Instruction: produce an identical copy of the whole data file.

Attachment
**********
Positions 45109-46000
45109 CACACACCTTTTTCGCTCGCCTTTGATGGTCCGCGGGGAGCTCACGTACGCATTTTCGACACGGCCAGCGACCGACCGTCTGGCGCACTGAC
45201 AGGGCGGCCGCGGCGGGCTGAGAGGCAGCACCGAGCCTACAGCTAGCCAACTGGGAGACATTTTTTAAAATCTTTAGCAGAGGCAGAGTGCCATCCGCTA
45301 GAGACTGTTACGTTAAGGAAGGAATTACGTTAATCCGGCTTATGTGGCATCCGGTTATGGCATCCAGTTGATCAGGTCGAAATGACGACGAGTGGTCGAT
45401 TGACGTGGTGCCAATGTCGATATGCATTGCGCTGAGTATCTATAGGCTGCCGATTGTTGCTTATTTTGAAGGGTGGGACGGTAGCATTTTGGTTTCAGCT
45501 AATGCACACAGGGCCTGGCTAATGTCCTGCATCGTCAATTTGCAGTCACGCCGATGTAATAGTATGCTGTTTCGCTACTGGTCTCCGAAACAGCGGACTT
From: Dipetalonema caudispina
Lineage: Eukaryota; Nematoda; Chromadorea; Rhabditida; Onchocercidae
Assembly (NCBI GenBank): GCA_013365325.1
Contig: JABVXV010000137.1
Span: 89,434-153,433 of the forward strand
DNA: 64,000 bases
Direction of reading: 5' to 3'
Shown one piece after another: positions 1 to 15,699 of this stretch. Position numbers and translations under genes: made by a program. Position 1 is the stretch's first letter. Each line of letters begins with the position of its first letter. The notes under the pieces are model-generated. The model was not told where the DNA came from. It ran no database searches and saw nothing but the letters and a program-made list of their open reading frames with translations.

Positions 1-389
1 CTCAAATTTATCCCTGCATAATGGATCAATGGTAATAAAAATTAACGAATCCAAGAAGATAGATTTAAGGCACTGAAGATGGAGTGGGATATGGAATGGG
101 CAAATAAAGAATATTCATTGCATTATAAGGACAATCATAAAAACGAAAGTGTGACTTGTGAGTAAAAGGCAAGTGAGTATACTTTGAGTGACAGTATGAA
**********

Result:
Positions 45109-46000
45109 CACACACCTTTTTCGCTCGCCTTTGATGGTCCGCGGGGAGCTCACGTACGCATTTTCGACACGGCCAGCGACCGACCGTCTGGCGCACTGAC
45201 AGGGCGGCCGCGGCGGGCTGAGAGGCAGCACCGAGCCTACAGCTAGCCAACTGGGAGACATTTTTTAAAATCTTTAGCAGAGGCAGAGTGCCATCCGCTA
45301 GAGACTGTTACGTTAAGGAAGGAATTACGTTAATCCGGCTTATGTGGCATCCGGTTATGGCATCCAGTTGATCAGGTCGAAATGACGACGAGTGGTCGAT
45401 TGACGTGGTGCCAATGTCGATATGCATTGCGCTGAGTATCTATAGGCTGCCGATTGTTGCTTATTTTGAAGGGTGGGACGGTAGCATTTTGGTTTCAGCT
45501 AATGCACACAGGGCCTGGCTAATGTCCTGCATCGTCAATTTGCAGTCACGCCGATGTAATAGTATGCTGTTTCGCTACTGGTCTCCGAAACAGCGGACTT
From: Dipetalonema caudispina
Lineage: Eukaryota; Nematoda; Chromadorea; Rhabditida; Onchocercidae
Assembly (NCBI GenBank): GCA_013365325.1
Contig: JABVXV010000137.1
Span: 89,434-153,433 of the forward strand
DNA: 64,000 bases
Direction of reading: 5' to 3'
Shown one piece after another: positions 1 to 15,699 of this stretch. Position numbers and translations under genes: made by a program. Position 1 is the stretch's first letter. Each line of letters begins with the position of its first letter. The notes under the pieces are model-generated. The model was not told where the DNA came from. It ran no database searches and saw nothing but the letters and a program-made list of their open reading frames with translations.

Positions 1-389
1 CTCAAATTTATCCCTGCATAATGGATCAATGGTAATAAAAATTAACGAATCCAAGAAGATAGATTTAAGGCACTGAAGATGGAGTGGGATATGGAATGGG
101 CAAATAAAGAATATTCATTGCATTATAAGGACAATCATAAAAACGAAAGTGTGACTTGTGAGTAAAAGGCAAGTGAGTATACTTTGAGTGACAGTATGAA